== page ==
Supercomputing, once the preserve of top scientific and academic institutions, can now be had out of a box from Microsoft for $50,000.
At the International Supercomputing Conference in Dresden this week, Microsoft campaigned to bring high-performance computing (HPC) to the mainstream.
Microsoft is on a mission to persuade small companies they need -- and can manage -- affordable HPC systems that run on the familiar Windows system.
HPC is any type of computing system that uses more than one computer working in parallel or clusters to solve complicated problems in fields such as engineering, meteorology or genetics.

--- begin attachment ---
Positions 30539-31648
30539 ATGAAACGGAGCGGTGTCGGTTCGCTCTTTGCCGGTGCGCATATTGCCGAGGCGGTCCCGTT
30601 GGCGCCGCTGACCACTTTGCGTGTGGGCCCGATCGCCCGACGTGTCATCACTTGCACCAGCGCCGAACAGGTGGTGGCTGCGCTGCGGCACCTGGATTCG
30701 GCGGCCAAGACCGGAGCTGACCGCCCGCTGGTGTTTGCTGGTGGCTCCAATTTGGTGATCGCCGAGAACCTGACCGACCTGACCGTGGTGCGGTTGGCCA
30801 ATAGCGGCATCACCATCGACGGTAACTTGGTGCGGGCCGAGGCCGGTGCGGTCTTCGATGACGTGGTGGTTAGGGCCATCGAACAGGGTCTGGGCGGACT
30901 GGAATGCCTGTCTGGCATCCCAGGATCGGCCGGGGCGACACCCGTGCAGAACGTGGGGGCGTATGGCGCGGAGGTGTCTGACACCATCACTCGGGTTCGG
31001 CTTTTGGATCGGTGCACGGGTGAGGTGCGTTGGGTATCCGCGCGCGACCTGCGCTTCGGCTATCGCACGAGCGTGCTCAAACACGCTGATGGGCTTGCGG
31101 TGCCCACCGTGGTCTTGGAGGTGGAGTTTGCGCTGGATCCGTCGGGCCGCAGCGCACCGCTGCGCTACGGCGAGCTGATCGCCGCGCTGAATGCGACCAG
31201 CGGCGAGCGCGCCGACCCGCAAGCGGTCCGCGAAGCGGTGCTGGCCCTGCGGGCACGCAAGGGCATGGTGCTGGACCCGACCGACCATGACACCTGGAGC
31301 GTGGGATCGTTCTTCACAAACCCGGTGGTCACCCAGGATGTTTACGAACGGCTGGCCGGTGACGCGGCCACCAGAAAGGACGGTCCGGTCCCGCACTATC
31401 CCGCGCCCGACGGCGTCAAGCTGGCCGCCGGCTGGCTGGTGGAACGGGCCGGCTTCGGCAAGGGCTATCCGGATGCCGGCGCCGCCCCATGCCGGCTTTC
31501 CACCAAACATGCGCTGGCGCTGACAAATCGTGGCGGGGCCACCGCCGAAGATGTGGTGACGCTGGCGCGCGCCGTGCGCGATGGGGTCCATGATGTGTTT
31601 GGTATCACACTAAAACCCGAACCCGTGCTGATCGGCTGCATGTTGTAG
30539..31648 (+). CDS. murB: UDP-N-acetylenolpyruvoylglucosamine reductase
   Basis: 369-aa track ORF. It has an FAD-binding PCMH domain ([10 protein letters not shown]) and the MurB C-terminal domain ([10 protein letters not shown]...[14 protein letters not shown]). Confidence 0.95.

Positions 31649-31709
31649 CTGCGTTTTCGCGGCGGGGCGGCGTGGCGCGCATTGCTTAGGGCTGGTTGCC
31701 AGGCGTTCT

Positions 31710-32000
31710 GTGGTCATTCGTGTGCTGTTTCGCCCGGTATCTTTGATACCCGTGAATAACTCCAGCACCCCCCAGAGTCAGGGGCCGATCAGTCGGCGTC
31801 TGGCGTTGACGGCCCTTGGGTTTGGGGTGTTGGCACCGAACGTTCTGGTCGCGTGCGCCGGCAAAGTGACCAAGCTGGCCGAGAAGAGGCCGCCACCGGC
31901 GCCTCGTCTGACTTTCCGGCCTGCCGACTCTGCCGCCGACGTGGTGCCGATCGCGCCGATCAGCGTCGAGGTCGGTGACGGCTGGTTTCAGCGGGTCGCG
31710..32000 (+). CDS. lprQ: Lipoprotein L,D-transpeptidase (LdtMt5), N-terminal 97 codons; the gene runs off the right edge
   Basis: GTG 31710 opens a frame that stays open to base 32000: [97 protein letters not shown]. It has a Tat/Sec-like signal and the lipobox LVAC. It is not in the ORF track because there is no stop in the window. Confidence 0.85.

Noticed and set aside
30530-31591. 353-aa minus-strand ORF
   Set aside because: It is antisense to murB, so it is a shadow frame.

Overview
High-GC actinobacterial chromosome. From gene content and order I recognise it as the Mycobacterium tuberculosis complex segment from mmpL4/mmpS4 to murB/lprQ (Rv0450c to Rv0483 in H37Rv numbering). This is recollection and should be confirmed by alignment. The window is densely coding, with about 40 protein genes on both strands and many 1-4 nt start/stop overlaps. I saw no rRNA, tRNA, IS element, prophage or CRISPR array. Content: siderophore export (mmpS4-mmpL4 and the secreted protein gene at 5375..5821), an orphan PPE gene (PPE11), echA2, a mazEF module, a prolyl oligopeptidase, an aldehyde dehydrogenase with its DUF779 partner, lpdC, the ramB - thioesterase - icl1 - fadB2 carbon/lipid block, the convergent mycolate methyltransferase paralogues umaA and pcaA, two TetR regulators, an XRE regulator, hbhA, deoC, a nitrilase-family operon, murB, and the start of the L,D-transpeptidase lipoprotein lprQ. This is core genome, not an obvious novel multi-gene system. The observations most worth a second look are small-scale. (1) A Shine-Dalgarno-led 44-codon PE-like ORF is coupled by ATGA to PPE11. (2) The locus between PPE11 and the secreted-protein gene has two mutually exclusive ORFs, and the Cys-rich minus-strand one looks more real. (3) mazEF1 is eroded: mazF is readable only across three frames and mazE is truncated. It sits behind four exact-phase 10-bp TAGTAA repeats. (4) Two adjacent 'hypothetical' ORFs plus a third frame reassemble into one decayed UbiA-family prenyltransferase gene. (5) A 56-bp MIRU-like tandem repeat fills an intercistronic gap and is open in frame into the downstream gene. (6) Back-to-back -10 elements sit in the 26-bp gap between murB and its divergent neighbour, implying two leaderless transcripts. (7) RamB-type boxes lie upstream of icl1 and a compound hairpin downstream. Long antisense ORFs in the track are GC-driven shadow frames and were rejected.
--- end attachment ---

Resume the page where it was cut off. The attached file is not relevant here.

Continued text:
So far, Microsoft has about 2 to 3 percent of the market, according to market research firm IDC, with the vast majority of HPC systems running on open-source Linux or Unix.
Microsoft has teamed up with partners including French software company Dassault Systemes , the MathWorks Inc. and Parallel Geoscience Corp. to build applications running on the Windows cluster server.
IBM , whose BlueGene/L computer was confirmed this week as the world's most powerful computer system for the fourth time running, has less interest in the lower end of the market.
"It's not like the iPod market. You're not talking about millions and millions of users. It's still measured in the tens of thousands," IBM's head of deep computing, Dave Turek, said in an interview with Reuters.